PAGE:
Orkney cancer gene link revealed

People with grandparents from Orkney have a variation in a gene that could increase the chances of developing breast and ovarian cancer, research shows. One in 100 women who are descendants of families in Westray, Orkney, have the same change in the BRCA1 gene – one of the commonest genes linked to breast and ovarian cancer, according to the results. In Scotland, testing is currently available to people with a direct family connection to the BRCA1 gene, or who have a close history of ovarian or breast cancer in their family. As a result of these findings, plans for a pilot trial to widen testing to Westray people with a locally born grandparent, regardless of a family history of cancer, are being put in place by NHS Grampian and local cancer charity Friends of ANCHOR.

Viking Genes

If the pilot proves successful, it may be extended to anyone in Scotland with a Westray-born grandparent. Around one in 1000 women across the UK have inherited a variation to the BRCA1 gene. A team of geneticists from the Universities of Aberdeen and Edinburgh repeatedly discovered the same single change to this gene in women from Orkney with breast and/or ovarian cancer. Edinburgh Scientists studied genetic information from more than 2,000 volunteers with Orkney grandparents in the Orkney Complex Diseases Study (ORCADES). They discovered the BRCA1 variant in 1 per cent of men and women with historic Westray ancestors. As the gene variant is hereditary can affect multiple members of families. Risk-reducing surgery, breast screening with MRI from age 30 and lifestyle advice can all improve health for women with the gene, experts say. This research, funded by the Medical Research Council, is part of Viking Genes, which aims to discover the genes and any changes in these that could influence the risk of disease.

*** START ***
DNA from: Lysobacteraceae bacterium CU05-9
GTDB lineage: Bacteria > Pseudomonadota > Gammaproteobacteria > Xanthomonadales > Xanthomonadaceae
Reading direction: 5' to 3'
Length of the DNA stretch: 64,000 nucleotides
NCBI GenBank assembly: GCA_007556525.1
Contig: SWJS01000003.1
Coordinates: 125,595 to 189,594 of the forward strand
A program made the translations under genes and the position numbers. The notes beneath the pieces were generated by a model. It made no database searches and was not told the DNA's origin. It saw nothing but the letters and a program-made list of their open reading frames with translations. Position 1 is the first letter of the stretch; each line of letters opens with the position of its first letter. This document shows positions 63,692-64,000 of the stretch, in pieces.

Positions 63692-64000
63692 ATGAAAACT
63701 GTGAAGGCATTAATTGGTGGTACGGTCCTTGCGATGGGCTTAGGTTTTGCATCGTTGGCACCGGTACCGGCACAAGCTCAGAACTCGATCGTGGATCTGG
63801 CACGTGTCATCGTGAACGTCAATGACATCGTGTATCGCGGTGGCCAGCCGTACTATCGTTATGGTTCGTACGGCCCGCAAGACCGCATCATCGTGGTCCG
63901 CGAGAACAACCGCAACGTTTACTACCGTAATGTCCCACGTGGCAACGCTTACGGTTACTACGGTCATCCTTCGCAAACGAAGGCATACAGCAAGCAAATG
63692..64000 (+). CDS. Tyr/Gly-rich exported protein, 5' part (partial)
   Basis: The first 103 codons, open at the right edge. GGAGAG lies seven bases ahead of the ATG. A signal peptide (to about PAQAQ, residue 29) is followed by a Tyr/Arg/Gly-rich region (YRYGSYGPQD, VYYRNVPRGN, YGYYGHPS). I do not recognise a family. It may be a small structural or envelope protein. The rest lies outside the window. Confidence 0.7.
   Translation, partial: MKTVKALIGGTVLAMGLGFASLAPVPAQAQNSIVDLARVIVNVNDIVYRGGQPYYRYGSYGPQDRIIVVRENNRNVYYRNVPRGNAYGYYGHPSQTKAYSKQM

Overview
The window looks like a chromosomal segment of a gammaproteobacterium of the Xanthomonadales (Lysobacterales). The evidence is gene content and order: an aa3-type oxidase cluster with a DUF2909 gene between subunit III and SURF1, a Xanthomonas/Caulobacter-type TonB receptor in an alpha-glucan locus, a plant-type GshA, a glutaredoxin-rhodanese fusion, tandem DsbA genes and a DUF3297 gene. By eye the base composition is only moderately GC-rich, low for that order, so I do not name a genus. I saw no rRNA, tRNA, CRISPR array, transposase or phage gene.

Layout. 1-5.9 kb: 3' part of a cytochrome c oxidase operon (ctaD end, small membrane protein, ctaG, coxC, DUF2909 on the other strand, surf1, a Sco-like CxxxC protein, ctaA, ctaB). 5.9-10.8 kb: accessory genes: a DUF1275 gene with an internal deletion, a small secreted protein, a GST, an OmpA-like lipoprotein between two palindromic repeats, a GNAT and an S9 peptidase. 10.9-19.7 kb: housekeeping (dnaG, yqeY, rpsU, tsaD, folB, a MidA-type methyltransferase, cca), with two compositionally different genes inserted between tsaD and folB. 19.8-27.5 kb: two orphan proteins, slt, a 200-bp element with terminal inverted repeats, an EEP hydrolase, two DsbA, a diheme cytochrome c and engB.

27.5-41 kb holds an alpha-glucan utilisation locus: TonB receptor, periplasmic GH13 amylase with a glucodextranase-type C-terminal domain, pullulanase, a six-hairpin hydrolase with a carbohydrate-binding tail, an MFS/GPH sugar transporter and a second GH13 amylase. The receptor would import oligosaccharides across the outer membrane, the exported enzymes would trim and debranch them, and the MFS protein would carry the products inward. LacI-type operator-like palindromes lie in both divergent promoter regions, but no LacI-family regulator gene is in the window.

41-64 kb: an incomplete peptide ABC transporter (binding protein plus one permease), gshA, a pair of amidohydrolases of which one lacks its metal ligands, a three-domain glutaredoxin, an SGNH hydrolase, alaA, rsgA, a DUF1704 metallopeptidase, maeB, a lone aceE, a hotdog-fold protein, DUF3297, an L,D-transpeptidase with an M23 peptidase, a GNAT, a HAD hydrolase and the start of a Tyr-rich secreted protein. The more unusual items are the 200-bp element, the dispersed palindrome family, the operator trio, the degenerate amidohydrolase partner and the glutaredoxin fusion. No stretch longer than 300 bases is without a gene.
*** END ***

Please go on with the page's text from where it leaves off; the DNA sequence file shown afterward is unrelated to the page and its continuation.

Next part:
Professor Jim Wilson, Professor of Human Genetics, University of Edinburgh, said: “The fact that one in a hundred Orcadian women carry a high-risk variant for breast and ovarian cancer highlights the value of population studies such as Viking Genes, without which we would not know this. It is imperative that Scottish island populations are represented in research, to allow equitable delivery of genomic medicine across the country.”

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